Mom Reveals the Story Behind Iowa 5-Year-Old's Self-Written Obituary

There were five bouncy castles at Garrett's celebration of life, and that was just how he wanted it.

Bouncy castles at a funeral might seem inappropriate, but that’s exactly what this Iowa 5-year-old who died from cancer would have wanted.

As 5-year-old Garrett Matthias’ cancer battle took a turn for the worse, his mom, Emilie Matthias of Des Moines, said she took detailed notes on his last wishes, and let him pen the words to his own obituary.

“Garrett was 5, so he doesn’t understand what an obituary is,” Emilie told “Ultimately, to write the obituary itself, we really just had a lot of conversations and asked a lot of questions. We jotted down exactly how he answered things so his personality would come out in the obituary, and I think that it did.”

One of those requests was to have five bouncy castles, one for each year of his life, at his funeral.

During his celebration of life Saturday, his final wish was fulfilled and family, friends and loved ones gathered at his home, where they enjoyed snow cones, face painting, bouncy castles and even an appearance from his favorite superheroes, Batman, Wonder Woman and most importantly, Thor.

“He absolutely loved 'Thor: Ragnorak,'" his mom said. “I remember we were coming home from somewhere and we passed a cemetery, and he asked about what was in a cemetery and why it was there. I told him that dead people are buried there, and he immediately was like, ‘I don’t want to be buried, I want to be burned like Thor’s mommy.’”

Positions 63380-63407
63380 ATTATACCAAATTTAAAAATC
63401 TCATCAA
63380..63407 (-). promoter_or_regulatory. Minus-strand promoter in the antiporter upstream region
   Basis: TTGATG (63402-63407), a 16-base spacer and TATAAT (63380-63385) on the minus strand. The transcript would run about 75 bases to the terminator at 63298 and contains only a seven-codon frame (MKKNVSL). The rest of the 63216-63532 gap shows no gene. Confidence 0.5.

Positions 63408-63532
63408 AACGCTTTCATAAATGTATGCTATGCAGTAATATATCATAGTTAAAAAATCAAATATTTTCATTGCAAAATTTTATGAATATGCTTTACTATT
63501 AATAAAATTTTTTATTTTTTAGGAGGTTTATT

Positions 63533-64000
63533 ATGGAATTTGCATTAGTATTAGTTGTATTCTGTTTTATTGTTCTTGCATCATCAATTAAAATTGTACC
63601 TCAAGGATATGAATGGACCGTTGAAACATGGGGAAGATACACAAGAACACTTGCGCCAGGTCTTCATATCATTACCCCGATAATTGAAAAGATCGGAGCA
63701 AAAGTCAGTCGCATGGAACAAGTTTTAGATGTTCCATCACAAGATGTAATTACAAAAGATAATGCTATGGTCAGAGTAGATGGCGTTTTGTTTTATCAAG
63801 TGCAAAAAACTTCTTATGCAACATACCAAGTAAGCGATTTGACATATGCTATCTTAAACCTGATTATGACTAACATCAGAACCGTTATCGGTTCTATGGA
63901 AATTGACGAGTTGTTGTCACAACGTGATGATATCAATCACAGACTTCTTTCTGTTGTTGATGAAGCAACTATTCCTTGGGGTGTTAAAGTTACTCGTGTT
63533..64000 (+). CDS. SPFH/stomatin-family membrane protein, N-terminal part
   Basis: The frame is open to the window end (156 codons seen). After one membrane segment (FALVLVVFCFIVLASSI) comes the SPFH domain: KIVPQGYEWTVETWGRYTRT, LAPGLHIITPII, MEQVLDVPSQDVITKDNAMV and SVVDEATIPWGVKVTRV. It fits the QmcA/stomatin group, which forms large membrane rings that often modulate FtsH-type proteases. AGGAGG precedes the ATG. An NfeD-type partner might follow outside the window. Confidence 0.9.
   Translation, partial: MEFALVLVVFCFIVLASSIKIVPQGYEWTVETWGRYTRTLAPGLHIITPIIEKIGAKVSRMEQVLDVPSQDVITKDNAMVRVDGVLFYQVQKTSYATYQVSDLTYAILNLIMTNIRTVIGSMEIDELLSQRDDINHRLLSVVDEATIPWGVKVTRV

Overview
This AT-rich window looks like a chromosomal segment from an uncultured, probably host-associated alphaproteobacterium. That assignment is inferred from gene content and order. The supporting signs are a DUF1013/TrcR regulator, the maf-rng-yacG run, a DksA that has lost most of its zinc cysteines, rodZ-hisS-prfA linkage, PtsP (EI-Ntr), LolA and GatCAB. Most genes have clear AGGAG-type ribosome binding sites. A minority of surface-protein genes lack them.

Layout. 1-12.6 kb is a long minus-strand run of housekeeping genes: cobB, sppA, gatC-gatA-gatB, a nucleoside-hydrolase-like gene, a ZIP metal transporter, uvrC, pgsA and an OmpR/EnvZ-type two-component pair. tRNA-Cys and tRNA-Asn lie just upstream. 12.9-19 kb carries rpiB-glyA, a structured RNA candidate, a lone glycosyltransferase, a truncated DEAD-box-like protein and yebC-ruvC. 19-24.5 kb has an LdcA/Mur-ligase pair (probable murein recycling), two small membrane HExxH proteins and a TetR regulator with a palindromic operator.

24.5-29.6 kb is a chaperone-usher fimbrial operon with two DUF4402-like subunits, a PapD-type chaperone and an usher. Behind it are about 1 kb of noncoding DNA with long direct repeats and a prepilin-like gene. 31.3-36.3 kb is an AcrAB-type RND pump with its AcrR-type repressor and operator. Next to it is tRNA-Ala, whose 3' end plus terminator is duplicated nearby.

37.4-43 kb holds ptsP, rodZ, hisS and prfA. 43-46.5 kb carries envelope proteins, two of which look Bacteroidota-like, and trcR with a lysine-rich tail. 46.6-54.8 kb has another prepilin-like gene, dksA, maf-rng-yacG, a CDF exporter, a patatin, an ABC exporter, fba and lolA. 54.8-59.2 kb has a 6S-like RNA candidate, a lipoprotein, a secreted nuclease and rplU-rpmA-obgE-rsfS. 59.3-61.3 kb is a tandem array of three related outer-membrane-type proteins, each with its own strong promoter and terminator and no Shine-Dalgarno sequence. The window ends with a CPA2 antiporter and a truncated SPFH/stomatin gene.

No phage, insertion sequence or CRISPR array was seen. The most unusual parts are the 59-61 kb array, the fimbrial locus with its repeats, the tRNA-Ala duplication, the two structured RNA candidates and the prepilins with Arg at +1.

What started as a passing comment ended up as part of Garrett’s obituary that went viral last week.

In it, Garrett talked about how he had wanted to be a professional boxer when he grew up and listed the things he hates as, "Pants!, dirty stupid cancer, when they access my port, needles, and the monkey nose that smells like cherry farts."

Emilie said she asked her son innocuous questions during his fight against a rare cancer, and eventually used his answers to write the obituary.

“After we got the news that he was terminal […] one of the things I felt very strongly about [was] we wanted Garrett’s story to come out in his obituary,” she said. “Not just who was preceded in death, who the survivors were, we wanted it to showcase he died of cancer and this is a 5-year-old kid who shouldn’t have died and he died of cancer.”

Little Garrett was diagnosed with alveolar fusion negative rhabdomyosarcoma, a rare form of cancer, last September. Emilie said they realized something was wrong when he came home from preschool with the left side of his face paralyzed.

“It looked like he had a stroke,” she said.

He underwent aggressive radiation and chemotherapy treatment before they discovered the cancer was resistant to treatment and spread quickly to other parts of his body.

Garrett lost his battle against cancer earlier this month, but not without a snarky farewell: “See ya later, suckas!"